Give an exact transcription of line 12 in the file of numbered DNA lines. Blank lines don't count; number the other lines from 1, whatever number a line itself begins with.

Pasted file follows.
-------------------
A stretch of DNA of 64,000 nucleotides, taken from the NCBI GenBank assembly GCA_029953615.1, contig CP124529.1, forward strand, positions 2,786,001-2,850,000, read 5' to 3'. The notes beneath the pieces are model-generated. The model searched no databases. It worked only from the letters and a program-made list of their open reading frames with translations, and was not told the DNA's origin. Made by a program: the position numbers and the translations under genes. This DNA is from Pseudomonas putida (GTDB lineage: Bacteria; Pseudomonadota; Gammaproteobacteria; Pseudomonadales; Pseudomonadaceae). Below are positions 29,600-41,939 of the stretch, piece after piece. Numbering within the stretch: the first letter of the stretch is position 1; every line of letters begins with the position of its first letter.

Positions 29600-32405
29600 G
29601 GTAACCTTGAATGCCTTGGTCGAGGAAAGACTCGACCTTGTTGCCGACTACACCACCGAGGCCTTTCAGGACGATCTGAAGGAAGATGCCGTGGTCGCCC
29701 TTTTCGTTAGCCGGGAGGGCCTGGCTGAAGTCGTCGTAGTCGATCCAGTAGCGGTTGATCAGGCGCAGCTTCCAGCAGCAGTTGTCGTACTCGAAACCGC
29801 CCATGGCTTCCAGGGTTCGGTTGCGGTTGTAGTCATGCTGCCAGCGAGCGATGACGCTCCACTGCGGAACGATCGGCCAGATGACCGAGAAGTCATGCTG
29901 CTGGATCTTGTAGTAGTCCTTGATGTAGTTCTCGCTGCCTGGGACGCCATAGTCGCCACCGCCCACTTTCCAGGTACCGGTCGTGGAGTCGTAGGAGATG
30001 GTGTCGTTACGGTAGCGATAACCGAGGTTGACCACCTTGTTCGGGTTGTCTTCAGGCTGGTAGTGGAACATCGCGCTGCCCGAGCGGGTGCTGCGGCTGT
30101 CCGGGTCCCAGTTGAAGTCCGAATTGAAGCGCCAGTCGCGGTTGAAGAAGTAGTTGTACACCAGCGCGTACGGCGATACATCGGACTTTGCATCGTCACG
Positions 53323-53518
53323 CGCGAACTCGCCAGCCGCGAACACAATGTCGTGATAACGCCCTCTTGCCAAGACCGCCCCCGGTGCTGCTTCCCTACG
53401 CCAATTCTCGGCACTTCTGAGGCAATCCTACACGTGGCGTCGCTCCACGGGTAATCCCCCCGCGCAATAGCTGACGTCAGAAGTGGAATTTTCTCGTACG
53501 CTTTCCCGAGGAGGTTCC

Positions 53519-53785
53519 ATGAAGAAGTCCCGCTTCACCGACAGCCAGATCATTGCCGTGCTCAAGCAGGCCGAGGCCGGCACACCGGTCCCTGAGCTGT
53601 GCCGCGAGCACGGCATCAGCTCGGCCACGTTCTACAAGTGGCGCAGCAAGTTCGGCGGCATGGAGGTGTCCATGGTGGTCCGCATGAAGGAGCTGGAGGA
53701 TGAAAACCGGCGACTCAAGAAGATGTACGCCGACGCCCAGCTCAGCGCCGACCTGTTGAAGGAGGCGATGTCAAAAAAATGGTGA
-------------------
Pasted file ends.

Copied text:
53401 CCAATTCTCGGCACTTCTGAGGCAATCCTACACGTGGCGTCGCTCCACGGGTAATCCCCCCGCGCAATAGCTGACGTCAGAAGTGGAATTTTCTCGTACG